f teaching is a vocation then working in the field of special needs is a calling.
It is that time of year when trainee teachers are finishing their placements and looking for a school to begin their teaching career in. I hope some of you consider moving into the SEN sector. It is a great opportunity to build so many essential skills. It is also a great way to get to know the child behind the label, behind the stereotypes and textbook generalisations.
I want to share my project. Examples online are few and far between. I have had to redact some parts and evidence for obvious reasons and being an SEN provision my focus is unlikely to be the same but I hope the content and style should give you some pointers. All I ask is that you take the time to share Inclusiveteach.com with your colleagues.
Many “Sensory” resources can be created from free or existing material, bubble wrap, packaging foam, a little dot of oil on a radiator. Food is easy and usually cheap, rainbow rice or spaghetti. I am a fan of getting outside, feel the breeze, listen to the waves (my school is just above the beach). Sometimes you want something a bit different. These can be used in a sensory room or individually to encourage calming or even concentration. I would love to hear your ideas as well.
this post is specifically focused on strategies that may be effective for autistic children. This post draws heavily on the work of Damian Milton from who’s writing I have learnt so much from over the last year or two. This booklet has particularly shaped my approach to teaching. Most of these strategies are really just aimed at reducing stressors throughout the day. I would like to stress these are interpreted through by teaching experience and context is very important.
Inclusive education is at the heart of education thinking in the UK but seems constantly challenged by policies such as Zero Tolerance behaviour and spending cuts that remove the support so important for our children to thrive in school.
I am aware this blog is quite niche to special education settings but I hope teachers from all settings will be able to find use for these suggestions.
In this post I am classing reluctant learners as those who often do not finish tasks, they may do the minimum to get by or even flat out refuse to take part. As inclusive teachers we constantly have to be mindful of the drivers of the child’s behaviour. The key to creating engaged learners is to know the child and the barriers they face. Some issues may go deeper and require additional specialist support. A class teacher dedicated to engaging their students can have a huge impact on the students experience of education and their outcome in life. Engaging learners is as much about emotional confidence as intellectual propensity so make that bond and enable all to achieve
This is part two of our post on making sure your classroom is accessible to all learners. Part one is
Every student has a dream classroom, this Utopia will be different for every child. Some learners may need wide ranging
Sometimes things in the world get a little too much. Time for another quote based post This time from Stranger Things.
This is primarily SEN focused but can any truly inclusive setting should be able to use this as a checklist.
Seeing as my most popular post is Star Wars quotes I thought why not tap into the force and write a post on Using star wars toys, games and lightsabers in the classroom. All these have links to the products but my favourite way to gather resources is to ask fellow Jedi teachers/friends to remember my little rebel alliance when having a pre-Christmas clear out.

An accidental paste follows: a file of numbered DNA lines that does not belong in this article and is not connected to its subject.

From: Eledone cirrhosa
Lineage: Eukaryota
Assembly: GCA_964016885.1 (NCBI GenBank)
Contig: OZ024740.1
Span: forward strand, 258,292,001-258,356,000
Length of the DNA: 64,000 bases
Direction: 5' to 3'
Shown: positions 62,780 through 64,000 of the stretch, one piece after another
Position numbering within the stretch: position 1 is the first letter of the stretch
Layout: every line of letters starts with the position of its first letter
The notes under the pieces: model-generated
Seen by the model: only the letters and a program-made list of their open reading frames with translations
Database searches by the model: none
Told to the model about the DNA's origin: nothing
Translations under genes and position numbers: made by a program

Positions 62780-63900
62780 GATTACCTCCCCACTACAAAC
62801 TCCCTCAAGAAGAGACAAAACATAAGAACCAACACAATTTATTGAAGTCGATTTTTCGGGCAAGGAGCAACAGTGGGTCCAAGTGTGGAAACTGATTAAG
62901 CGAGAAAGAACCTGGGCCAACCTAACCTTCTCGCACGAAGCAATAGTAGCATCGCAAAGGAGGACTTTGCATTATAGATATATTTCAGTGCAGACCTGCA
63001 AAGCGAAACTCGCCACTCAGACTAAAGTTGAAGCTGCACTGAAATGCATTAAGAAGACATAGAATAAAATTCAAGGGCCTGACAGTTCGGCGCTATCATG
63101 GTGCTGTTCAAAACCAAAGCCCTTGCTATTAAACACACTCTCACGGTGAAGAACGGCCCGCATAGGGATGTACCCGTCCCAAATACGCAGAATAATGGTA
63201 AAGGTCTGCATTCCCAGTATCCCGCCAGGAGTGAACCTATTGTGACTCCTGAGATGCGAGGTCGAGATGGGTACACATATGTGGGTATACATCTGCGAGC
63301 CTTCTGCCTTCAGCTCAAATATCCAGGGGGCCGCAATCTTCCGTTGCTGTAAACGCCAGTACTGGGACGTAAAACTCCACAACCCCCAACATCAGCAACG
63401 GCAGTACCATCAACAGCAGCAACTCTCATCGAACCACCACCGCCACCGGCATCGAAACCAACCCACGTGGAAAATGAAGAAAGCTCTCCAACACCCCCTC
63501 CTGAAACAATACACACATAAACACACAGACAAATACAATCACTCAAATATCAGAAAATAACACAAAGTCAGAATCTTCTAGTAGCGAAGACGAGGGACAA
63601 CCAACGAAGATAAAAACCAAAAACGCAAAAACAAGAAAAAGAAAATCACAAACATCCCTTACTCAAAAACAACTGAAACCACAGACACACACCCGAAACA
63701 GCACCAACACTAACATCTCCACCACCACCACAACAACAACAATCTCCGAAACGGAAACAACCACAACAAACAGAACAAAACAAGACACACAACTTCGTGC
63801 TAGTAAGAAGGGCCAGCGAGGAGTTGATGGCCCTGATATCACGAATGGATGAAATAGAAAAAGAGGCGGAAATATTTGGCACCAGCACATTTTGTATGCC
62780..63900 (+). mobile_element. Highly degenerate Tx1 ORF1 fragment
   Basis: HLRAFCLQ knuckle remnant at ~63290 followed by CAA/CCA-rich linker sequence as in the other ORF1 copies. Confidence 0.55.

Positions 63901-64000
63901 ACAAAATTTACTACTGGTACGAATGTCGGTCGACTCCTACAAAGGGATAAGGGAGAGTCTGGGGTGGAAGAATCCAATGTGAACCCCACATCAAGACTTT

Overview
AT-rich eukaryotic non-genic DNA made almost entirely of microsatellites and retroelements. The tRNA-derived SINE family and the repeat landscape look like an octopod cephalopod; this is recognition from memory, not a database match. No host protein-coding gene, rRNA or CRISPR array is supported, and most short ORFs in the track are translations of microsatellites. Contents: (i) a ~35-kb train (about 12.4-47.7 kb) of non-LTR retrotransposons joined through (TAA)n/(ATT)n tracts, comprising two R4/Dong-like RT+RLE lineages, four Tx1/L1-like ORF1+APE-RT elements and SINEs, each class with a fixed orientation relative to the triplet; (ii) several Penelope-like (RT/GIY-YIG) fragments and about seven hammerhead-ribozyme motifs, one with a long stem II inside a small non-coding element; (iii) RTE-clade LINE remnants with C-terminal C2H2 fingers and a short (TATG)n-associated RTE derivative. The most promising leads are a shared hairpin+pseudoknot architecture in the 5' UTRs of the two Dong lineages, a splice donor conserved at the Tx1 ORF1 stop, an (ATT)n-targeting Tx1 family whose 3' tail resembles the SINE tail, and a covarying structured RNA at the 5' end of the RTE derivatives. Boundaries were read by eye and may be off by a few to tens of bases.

I needed something quick and simple to support a young student through a difficult time. She was very reliant on staff to support her with very little idea ways she could help herself without getting overwhelmed. Her actions suggested she needed some prompts to think of ways to ask for help.
Free Printable SEN teaching resources focusing on firefighters and people who help us.
These are the resources I have made to use with my class to support learning about Remembrance Day this November. Poppy themed with a UK focus all use similar images and symbols . I hope they are of some use with your children.
These books are only those I have read and can recommend. They all follow an inclusive and positive support ethos. They all also focus on the only part of behaviour support we can control – ourselves. If your school has a zero tolerance behaviour policy read these and make it your mission to get that rewritten.I will get around to doing a second post but I need to get reading first!
A Guide to supporting transitions and changes with Autistic students within school.
Transition is a challenge that our students face on a daily basis. These transitions take place on a range of scales. From the micro transition of switching thoughts between tasks to major physical transitions between environments. The number of individual transitions an individual will undertake throughout the day is huge. Each one may well be a source of stress and anxiety for each student. The level of this anxiety and how it is communicated to us will vary dramatically. As with all the actions of our students this stress may not be easy for us to interpret. The quotes are from Autistic people I asked but are anonymised. I know I do not include enough Autistic voice, I will strive to expand this in future posts (I would welcome your comments.)
This seemed apt to post now as the country simmers slowly beneath the summer sun. This post is based on
Looking beyond “No apparent reason”. Does Behaviour Really come “Out of the Blue?” This article is based on my experiences